From: Silver Screen
REVIEW: ‘Nope’ reminds us that extraterrestrials are still sci-fi gold. Multiverse, who?
“Nope” isn’t just dope; it’s the best sci-fi summer blockbuster in recent memory. Writer/director Jordan Peele completes his trifecta of vaguely titled films with a certified, sci-fi banger that proves he’s not afraid to innovate. Peele not only ups the scale and spectacle of his previous films but also roots into a signature style that defines him as the most versatile and exciting American filmmaker in cinema today.
However, this isn’t another “Get Out” or “Us.” Yes, there are still disturbing, gruesome images that might make one's stomach churn. “Nope” takes a strong step away from the psychological horror genre Peele instantly became known for after his first feature. This film is science fiction at its core.
The premise is simple: two siblings, OJ and Emerald Haywood — played by the sensational pairing of Daniel Kaluuya and Keke Palmer — run Haywood Hollywood Horses, their failing family business that trains horses to work on film sets. When an unidentified flying object suddenly wreaks havoc over their ranch, they plan to record proof of its existence and get rich off the footage with the help of “Ancient Aliens”-obsessed tech salesman Angel (Brandon Perea) and edgy documentarian Antlers Holst (Michael Wincott). But after more encounters, the UFO is more than what it appears to be.
With sci-fi filmmaking riding a fad of multiverse obsession, it’s honestly refreshing to have a weird — and more importantly, original — alien movie that shocks and awes. Even Denis Villeneuve’s “Arrival,” the last great non-franchise extraterrestrial blockbuster, was based on previous work.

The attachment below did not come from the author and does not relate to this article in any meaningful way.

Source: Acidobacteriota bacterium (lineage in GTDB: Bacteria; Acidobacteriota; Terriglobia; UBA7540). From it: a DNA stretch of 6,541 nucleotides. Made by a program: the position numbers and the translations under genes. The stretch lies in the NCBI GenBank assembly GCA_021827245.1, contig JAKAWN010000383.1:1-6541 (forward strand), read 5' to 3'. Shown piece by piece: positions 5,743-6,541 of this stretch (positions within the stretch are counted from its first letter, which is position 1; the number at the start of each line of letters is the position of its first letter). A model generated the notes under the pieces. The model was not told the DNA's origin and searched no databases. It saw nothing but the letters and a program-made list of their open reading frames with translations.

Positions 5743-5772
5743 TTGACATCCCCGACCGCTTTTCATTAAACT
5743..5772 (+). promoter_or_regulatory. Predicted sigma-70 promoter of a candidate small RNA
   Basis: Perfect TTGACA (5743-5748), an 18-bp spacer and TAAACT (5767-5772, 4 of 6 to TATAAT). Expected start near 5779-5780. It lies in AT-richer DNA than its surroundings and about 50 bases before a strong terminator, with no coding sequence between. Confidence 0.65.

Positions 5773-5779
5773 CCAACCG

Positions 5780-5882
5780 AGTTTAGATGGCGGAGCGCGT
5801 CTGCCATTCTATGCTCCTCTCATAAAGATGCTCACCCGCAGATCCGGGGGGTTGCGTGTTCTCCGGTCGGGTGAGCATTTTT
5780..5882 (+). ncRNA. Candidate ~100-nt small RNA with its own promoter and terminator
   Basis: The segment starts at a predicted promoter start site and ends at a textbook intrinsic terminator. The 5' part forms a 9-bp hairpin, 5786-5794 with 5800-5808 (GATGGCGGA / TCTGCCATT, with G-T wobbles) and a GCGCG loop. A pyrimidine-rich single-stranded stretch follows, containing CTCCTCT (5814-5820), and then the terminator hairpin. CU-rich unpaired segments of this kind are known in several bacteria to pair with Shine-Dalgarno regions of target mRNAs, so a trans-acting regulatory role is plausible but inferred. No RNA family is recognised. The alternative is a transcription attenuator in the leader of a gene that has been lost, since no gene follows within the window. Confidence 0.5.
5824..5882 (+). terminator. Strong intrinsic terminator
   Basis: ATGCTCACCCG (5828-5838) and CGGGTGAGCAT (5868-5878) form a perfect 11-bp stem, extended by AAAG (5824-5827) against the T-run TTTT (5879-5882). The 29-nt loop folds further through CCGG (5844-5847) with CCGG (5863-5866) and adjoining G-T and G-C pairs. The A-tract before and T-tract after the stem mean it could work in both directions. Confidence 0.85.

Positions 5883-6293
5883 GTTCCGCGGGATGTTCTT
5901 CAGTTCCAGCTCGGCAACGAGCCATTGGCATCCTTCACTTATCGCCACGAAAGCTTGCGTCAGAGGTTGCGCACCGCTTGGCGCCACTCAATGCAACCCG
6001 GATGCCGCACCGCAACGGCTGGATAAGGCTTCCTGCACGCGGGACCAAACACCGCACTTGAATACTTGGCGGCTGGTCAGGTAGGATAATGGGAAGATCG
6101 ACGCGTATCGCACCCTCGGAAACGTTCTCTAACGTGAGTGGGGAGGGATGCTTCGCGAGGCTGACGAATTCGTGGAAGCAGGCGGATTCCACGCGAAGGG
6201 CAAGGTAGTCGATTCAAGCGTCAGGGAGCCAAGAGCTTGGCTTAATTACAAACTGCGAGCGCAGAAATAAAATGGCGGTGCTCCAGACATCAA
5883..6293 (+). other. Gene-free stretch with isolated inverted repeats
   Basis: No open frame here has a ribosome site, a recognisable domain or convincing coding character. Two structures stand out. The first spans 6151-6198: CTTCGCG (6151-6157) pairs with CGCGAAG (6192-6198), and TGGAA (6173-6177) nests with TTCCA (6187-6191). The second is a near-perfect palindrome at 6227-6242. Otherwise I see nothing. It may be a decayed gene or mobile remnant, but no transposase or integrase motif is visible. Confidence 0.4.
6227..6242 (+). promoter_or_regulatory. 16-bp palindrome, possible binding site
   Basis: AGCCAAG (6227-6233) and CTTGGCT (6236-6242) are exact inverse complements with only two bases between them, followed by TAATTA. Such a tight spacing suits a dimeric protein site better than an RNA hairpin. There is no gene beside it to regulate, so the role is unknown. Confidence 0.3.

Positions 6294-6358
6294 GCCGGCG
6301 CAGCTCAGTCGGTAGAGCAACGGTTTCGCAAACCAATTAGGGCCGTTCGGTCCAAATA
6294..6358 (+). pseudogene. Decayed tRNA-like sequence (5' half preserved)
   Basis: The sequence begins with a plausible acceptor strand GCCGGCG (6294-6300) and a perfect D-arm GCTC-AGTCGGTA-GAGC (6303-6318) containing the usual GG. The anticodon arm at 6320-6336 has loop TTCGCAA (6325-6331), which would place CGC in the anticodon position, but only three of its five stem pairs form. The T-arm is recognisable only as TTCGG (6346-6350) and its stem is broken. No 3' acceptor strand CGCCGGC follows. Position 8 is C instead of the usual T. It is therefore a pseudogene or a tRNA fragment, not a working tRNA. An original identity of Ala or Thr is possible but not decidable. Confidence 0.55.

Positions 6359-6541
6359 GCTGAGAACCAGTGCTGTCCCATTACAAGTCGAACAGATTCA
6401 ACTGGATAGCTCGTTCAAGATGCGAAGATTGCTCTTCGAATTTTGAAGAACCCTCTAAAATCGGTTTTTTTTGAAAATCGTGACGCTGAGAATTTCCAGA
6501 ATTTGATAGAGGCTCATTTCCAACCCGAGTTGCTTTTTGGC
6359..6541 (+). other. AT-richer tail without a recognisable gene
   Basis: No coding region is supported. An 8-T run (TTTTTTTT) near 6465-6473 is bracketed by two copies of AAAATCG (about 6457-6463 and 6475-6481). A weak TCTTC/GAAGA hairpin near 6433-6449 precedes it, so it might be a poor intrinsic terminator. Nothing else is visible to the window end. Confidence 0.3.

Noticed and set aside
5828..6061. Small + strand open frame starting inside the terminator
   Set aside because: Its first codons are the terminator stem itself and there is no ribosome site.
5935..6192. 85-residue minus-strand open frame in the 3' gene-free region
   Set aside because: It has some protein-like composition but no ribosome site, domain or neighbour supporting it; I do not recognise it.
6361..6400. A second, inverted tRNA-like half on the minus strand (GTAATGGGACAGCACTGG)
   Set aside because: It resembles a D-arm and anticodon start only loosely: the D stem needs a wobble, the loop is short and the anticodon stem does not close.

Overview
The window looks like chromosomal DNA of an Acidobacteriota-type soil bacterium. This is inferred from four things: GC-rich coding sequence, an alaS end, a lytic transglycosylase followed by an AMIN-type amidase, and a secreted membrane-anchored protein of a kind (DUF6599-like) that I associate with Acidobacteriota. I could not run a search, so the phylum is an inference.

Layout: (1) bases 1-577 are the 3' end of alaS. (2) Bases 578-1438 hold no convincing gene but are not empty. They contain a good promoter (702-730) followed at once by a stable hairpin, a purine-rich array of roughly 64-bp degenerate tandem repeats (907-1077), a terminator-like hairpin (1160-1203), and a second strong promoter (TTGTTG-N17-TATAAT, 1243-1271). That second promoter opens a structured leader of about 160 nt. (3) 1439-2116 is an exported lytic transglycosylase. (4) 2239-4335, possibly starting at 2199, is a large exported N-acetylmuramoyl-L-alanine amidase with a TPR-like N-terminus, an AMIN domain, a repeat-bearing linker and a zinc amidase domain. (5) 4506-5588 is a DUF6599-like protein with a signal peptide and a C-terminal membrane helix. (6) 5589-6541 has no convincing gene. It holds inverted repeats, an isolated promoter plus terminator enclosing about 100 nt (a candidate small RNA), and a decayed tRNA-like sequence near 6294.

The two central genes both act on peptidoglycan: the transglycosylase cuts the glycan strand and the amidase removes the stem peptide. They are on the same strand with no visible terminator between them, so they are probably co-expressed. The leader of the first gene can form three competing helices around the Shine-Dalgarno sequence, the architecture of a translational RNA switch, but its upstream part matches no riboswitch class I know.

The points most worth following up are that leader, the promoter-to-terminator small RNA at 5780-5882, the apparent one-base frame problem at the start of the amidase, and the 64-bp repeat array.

“Nope,” like Peele’s previous two films, is fueled by a tense, witty and Oscar-worthy original screenplay. After his legendary stint as one half of “Key & Peele,” comedy is naturally inseparable from all of Peele’s works and it shows: “Nope” has gag-worthy moments made even more memorable by Kaluuya and Palmer’s spot-on delivery.
But unlike “Get Out” and “Us,” “Nope” has razor-sharp writing that is clean of exposition and thus open to interpretation and wonder. His previous films both have “gotcha” moments that essentially lay out what must be told to the audience, killing a lot of the narrative tension that each film had worked to build up. There’s none of that in “Nope,” as it moves seamlessly from scene to scene while trusting its visuals to relay information to the audience.
The cast is a highlight in all of Peele’s films, but “Nope” is likely his best ensemble yet. Since Daniel Kaluuya’s enthralling performance in “Get Out,” it’s clear that Peele excels at directing actors, especially when they are armed with his strong screenplays. The duo worked incredibly well together back in 2017, so much so that Peele called Kaluuya his “De Niro” in the middle of shooting that film, referencing the iconic collaborations between Martin Scorcese and Robert De Niro. Kaluuya returns and is solid as OJ, a stoic and quiet yet thoughtful brother/horse trainer. But Ms. True Jackson herself steals the screen as she puts in a performance that sizzles with passion, emotion and vulnerability.
Above all, “Nope” is a visual joy to watch. Shots tend to hold longer to show an entire scale or emotion of a scene. For “Nope,” cinematographer Hoyte Van Hoytema — of “Interstellar” and “Dunkirk'' fame — tends to prefer tracking and panning over multicam set-ups and cutting; it’s an inspired choice that adds fluidity and movement to scenes that need it for audiences to feel the full force of alien entities.
After a stellar debut and a solid second feature, few had doubts about the writer/director’s filmmaking abilities. With “Nope,” it’s safe to say that Peele is a complete storyteller who has total confidence in his vision. This film is perhaps the moment where he ascends to cinematic royalty, beamed up by the great American auteurs that came before. Call this film a continental breakfast, because I indeed ate it all up; see you at the IMAX theater for seconds.
“Nope” releases in theaters today.